The Masorti Foundation for Conservative Judaism in Israel

Israel: A Home for ALL Jews

The Kotel Deal

Your Top 10 Questions Answered!

 

Make Your Voice Heard
1. What are we asking of the Government of Israel?

We are demanding that the government of Israel fulfill what it has promised.

After three and a half years of negotiations, we reached an agreement. It is an historic compromise, which includes one entrance to the Kotel site, and two prayer areas – one (the well-known area) where services will be held in the Orthodox manner, and the other (by Robinson’s arch) in an egalitarian, pluralistic style.

The egalitarian area was supposed to have been built in a way that is both respectful and respected, and both areas were supposed to have been legally recognized, and to have enjoyed state financing for operation and maintenance. The heads of the haredi parties were full partners to the negotiations. On January 31st 2016, the government of Israel approved the agreement. Fifteen ministers voted in favor, five voted against. As part of the agreement, a clear schedule was set for its implementation. However, since then, it has been frozen stone cold. Nothing of what was agreed has been implemented.

 

2. How long have we been trying to get egalitarian services at the Kotel?

 

The struggle for egalitarian services at the Kotel has been going on for dozens of years.   To learn more, and to see a complete history and timeline of this struggle, click this: milestones-in-the-relationship-of-the-kotel-and-the-masorti-movement-ma-pdf

 

3. What is the nature of the services that we are asking to hold?

All groups will be able to pray in the manner to which they are accustomed; as families, as a community or congregation with men and women together, men and women standing separately, or even a service for women only.

We are asking that, at the Western Wall, Jews should be allowed to pray as Jews pray. The majority of world Jewry, and hundreds of thousands of Jews in Israel, pray without a partition. It is intolerable that, at the holiest place to the Jewish people, that sort of prayer is not allowed. That is not Jewish, that is not democratic, and it violates our rights under the Declaration of the Establishment of the State of Israel.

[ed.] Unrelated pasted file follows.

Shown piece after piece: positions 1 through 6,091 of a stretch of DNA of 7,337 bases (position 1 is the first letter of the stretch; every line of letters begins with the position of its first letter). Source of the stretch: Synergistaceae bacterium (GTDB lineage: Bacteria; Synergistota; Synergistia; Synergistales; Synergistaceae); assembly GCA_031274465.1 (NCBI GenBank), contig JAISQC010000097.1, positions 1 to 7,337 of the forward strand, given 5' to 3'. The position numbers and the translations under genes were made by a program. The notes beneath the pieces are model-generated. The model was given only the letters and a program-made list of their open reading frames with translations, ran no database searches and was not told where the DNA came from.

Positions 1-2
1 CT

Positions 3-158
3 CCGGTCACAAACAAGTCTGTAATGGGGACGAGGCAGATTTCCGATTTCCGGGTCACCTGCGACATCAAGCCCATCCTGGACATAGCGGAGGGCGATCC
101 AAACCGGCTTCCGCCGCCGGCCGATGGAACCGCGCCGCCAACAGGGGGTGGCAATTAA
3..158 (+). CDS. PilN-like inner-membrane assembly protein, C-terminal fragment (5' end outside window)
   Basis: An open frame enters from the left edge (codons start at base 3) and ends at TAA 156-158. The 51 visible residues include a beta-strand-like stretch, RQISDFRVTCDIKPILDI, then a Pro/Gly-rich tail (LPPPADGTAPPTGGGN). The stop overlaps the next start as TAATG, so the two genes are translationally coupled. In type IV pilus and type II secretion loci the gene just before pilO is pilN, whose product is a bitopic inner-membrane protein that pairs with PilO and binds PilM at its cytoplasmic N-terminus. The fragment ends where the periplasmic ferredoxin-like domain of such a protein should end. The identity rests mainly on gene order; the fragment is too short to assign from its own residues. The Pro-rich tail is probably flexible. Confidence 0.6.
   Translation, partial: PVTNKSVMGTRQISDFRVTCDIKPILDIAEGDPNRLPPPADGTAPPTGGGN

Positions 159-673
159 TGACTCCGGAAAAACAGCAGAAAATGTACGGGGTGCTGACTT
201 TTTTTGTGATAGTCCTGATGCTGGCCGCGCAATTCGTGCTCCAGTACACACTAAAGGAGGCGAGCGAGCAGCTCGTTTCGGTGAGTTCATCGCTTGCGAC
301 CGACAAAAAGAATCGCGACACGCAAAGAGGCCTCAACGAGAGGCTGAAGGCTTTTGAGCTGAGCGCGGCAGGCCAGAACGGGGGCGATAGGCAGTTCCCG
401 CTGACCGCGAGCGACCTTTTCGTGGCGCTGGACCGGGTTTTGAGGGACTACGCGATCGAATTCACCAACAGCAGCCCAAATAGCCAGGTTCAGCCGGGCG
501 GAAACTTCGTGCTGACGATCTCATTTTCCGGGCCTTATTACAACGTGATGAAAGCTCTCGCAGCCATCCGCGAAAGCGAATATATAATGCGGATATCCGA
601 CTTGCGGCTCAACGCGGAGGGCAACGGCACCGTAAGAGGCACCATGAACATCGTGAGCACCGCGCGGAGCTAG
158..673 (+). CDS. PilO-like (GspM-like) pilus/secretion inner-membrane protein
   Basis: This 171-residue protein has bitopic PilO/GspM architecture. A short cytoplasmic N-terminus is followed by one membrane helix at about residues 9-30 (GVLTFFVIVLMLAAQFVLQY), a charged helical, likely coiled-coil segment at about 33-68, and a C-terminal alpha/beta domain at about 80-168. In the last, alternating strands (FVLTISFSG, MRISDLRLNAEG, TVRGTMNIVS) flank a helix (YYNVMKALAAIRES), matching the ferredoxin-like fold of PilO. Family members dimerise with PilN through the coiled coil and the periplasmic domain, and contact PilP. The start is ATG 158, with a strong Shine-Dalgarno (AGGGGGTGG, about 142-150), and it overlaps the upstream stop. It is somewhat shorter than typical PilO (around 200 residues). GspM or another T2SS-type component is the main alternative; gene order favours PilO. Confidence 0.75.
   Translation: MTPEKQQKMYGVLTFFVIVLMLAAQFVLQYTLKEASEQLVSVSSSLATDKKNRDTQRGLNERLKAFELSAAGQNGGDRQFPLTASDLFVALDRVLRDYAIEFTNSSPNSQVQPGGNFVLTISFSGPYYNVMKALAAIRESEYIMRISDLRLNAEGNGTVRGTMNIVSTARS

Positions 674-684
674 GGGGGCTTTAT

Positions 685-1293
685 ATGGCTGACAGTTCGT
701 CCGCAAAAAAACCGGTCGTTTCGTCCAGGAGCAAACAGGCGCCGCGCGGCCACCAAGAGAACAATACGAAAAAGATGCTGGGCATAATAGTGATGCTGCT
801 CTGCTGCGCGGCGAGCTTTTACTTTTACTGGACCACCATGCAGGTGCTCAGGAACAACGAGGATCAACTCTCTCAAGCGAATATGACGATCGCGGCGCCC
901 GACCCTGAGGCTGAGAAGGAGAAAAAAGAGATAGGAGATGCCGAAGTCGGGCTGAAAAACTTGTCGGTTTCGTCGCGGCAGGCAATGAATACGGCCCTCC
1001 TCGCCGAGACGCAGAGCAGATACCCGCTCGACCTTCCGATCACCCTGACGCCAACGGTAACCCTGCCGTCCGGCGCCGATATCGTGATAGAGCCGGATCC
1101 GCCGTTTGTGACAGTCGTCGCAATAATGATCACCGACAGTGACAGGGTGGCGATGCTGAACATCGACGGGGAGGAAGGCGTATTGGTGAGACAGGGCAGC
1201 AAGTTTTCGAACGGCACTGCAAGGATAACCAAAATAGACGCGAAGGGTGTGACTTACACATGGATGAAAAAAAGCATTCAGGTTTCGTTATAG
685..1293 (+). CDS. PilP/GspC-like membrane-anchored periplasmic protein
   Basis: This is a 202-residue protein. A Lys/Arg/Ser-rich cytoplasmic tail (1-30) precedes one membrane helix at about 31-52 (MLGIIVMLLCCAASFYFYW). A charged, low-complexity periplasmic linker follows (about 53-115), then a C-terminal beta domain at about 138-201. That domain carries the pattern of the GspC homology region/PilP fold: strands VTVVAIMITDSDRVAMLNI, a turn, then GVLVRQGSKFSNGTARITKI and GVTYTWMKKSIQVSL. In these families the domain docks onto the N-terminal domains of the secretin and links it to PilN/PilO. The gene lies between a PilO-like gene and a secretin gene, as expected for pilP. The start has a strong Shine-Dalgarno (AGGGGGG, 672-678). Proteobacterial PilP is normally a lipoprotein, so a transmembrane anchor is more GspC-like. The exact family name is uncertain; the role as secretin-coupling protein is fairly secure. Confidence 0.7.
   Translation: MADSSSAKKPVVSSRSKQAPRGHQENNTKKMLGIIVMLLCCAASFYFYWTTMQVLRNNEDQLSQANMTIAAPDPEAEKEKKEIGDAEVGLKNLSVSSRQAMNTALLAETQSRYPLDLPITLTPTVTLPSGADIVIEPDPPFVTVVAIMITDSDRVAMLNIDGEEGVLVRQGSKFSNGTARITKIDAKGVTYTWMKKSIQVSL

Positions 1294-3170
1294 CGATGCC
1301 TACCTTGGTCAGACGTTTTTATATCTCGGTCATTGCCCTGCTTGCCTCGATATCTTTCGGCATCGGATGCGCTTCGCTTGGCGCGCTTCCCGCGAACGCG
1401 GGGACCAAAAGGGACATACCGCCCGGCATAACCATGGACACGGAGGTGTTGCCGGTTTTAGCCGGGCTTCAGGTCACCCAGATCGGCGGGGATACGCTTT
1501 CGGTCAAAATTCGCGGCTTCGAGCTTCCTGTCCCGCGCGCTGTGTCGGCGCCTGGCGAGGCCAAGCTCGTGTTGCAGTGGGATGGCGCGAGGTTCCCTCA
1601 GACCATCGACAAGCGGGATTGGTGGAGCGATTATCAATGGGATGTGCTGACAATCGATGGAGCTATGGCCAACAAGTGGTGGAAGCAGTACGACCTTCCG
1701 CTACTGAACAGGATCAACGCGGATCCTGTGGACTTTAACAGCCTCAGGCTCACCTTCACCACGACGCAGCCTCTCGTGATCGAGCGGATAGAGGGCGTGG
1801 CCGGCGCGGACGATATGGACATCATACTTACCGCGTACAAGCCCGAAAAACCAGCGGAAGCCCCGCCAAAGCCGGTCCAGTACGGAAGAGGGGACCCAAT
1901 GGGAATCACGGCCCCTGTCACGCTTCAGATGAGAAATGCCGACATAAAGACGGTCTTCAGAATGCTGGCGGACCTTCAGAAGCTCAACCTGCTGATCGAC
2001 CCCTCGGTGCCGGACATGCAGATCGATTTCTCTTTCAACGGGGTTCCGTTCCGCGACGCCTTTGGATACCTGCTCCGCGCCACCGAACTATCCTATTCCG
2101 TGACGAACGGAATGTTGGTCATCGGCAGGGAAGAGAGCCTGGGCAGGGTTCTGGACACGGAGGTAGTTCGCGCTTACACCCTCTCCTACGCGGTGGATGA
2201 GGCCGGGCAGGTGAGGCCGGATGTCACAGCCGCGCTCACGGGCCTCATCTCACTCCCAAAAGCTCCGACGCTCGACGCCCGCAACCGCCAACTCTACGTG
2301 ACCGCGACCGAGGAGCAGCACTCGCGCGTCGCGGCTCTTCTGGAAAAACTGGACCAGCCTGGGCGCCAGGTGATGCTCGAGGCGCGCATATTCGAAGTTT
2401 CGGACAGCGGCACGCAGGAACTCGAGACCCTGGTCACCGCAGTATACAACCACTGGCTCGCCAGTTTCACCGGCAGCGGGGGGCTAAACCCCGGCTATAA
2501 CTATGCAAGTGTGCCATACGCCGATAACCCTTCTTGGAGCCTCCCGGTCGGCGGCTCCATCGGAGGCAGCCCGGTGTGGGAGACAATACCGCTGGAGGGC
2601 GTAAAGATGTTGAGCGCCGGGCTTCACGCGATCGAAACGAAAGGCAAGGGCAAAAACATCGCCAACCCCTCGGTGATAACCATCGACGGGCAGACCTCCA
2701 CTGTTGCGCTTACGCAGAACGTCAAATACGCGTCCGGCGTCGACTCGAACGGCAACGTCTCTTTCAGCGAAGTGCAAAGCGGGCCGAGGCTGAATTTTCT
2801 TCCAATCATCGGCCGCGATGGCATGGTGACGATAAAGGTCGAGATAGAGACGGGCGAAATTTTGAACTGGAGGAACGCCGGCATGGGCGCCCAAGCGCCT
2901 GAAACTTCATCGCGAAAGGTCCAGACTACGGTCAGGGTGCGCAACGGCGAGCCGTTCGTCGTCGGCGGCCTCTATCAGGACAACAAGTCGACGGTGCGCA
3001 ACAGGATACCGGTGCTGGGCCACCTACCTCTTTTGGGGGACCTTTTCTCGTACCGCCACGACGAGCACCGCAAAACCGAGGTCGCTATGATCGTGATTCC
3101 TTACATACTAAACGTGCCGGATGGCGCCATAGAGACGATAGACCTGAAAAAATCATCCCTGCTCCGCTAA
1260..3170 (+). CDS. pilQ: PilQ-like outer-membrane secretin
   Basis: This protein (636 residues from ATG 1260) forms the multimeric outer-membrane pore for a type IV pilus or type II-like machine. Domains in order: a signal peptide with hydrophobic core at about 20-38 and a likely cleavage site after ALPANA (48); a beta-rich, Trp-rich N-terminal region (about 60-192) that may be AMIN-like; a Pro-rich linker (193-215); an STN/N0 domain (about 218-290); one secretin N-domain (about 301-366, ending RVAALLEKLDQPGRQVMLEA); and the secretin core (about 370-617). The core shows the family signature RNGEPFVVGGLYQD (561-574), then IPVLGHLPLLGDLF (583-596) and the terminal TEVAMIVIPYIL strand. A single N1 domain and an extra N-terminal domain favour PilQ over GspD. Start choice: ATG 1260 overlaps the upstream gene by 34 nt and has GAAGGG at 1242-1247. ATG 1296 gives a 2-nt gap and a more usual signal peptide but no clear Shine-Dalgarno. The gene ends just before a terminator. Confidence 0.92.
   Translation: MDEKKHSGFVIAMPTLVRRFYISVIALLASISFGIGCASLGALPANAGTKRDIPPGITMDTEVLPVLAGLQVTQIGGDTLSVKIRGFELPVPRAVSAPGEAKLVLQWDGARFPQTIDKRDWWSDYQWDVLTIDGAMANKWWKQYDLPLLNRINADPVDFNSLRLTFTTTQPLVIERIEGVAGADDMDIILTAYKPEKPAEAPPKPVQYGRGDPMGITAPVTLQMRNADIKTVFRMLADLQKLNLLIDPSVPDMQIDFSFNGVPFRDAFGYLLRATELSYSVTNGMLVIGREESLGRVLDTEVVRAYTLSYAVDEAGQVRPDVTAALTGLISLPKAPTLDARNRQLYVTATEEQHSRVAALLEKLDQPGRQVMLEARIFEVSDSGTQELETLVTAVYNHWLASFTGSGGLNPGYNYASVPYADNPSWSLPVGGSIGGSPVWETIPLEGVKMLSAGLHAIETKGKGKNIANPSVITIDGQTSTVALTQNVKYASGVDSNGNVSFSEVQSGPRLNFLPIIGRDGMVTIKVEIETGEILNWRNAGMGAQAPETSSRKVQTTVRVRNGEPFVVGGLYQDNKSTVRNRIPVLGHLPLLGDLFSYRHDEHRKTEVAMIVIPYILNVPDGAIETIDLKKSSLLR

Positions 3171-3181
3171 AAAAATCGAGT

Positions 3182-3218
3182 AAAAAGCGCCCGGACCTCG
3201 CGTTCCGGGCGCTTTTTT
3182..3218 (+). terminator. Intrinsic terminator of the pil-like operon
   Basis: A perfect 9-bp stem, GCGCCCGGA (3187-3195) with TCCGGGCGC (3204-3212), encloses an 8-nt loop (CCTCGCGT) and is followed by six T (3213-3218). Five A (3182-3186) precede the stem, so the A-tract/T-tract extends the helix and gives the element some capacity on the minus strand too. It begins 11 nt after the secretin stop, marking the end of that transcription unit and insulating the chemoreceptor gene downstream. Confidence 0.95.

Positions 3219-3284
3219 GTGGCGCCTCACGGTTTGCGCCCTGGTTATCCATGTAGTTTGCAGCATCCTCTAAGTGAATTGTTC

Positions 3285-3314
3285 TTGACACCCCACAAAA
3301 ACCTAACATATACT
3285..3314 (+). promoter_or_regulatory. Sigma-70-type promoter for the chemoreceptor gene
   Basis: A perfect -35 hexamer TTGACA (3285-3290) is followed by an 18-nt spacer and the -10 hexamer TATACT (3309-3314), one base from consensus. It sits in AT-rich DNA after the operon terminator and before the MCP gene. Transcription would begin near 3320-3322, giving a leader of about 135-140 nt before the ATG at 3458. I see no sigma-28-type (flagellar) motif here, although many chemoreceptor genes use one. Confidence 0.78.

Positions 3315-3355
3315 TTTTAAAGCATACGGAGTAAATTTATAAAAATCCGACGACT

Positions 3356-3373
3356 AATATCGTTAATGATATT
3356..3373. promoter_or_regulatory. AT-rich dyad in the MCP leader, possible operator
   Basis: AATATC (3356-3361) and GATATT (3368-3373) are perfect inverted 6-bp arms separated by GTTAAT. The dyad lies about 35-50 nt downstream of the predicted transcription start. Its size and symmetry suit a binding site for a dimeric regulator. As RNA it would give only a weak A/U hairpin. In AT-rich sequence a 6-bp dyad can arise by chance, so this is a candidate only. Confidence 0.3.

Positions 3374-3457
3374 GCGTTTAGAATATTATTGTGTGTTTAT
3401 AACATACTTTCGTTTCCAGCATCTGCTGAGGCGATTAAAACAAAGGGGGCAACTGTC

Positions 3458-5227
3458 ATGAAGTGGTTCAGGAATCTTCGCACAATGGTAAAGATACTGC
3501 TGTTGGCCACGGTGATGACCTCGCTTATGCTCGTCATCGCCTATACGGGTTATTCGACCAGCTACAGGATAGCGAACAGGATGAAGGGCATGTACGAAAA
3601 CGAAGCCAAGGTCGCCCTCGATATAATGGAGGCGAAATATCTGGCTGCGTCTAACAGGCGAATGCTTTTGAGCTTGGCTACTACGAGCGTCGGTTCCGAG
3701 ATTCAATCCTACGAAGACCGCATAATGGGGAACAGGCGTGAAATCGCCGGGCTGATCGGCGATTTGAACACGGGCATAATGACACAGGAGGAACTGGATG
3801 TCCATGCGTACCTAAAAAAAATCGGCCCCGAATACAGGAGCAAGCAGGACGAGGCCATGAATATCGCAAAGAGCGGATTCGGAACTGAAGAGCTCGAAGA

4. What authority does the Rabbi of the Kotel have?

 

The rabbi of the Western Wall and the Holy Places operates within the Israel’s Chief Rabbinate, and is responsible for the provision of religious services to Jews at the Kotel, and at other holy places in Israel, which are specified in the “Regulations for the preservation of Jewish Holy places”.

The Rabbi of the Kotel provides these services to Orthodox Jews, only. The present rabbi is Rabbi Shmuel Rabinowitz, who was appointed to the position in the year 2000, for an unlimited term.

The Kotel rabbi also serves as chair of the “Western Wall Heritage Foundation”, a non-profit through which he operates the kotel area with a wealth of Orthodox educational programs.

5. What is the size of the Western Wall Heritage Foundation's budget?

The Western Wall Heritage Foundation (WWHF) is a non-profit that was founded in 1988, and currently enjoys the status of a monopoly in operating religious services, visits, education, conservation and development of the Kotel and the surrounding area. The foundation has a basic budget of twenty million NIS, from the Prime Minister’s office, but the budget is doubled (and even more) with the help of transfers and support from other government ministries.

The head of the WWHF is the rabbi of the Kotel. There is a lack of proper representation for women and the other streams of Judaism on the board of the WWHF. Out of the fifteen board members, five places are reserved for Orthodox men (the rabbi of the Kotel, two representatives of the Chief rabbinate, the manager of the rabbinical courts, and the director general of the Chief Rabbinate). Additional representatives of the public are elected by the AGM (Annual General Meeting), which is also made up of Orthodox rabbis.

6. Is Diaspora Jewry interested in this issue?